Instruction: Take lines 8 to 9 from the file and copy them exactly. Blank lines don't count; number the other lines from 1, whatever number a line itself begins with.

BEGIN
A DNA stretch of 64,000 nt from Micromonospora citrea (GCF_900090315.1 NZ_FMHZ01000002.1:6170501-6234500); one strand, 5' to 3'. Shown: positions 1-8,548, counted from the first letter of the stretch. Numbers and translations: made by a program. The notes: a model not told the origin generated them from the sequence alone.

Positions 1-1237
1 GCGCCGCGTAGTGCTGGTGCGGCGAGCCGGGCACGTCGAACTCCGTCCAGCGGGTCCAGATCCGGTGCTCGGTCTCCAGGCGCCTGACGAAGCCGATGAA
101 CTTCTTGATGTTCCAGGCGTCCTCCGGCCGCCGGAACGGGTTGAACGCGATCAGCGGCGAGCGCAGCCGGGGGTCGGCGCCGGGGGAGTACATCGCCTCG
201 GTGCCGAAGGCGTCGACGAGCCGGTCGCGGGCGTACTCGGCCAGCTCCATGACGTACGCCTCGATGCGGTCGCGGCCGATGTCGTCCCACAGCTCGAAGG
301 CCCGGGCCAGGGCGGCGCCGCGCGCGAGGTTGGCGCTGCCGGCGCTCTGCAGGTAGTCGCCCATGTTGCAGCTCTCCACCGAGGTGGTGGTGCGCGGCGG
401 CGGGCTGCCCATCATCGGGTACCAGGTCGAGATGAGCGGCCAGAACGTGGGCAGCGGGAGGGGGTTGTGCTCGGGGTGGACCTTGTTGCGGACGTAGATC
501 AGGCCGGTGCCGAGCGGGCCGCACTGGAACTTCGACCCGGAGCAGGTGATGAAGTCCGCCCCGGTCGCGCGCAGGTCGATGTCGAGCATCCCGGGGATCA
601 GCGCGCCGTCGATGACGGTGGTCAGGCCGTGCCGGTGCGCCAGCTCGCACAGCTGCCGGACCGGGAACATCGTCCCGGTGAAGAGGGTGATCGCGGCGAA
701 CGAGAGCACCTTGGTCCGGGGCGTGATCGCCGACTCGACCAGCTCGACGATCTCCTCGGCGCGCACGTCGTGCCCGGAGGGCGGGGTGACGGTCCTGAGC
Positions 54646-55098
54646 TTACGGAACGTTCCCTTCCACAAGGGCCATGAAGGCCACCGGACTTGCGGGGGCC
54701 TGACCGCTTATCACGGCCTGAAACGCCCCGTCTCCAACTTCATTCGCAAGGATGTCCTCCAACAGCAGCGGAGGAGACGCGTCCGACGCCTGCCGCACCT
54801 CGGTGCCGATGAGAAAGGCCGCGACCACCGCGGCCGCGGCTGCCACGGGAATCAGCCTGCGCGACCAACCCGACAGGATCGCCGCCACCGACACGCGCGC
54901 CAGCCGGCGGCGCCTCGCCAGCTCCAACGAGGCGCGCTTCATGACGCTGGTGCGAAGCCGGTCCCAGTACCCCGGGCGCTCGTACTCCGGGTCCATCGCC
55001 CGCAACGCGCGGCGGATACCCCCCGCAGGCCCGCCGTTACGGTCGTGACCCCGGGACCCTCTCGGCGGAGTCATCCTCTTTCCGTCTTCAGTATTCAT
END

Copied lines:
501 AGGCCGGTGCCGAGCGGGCCGCACTGGAACTTCGACCCGGAGCAGGTGATGAAGTCCGCCCCGGTCGCGCGCAGGTCGATGTCGAGCATCCCGGGGATCA
601 GCGCGCCGTCGATGACGGTGGTCAGGCCGTGCCGGTGCGCCAGCTCGCACAGCTGCCGGACCGGGAACATCGTCCCGGTGAAGAGGGTGATCGCGGCGAA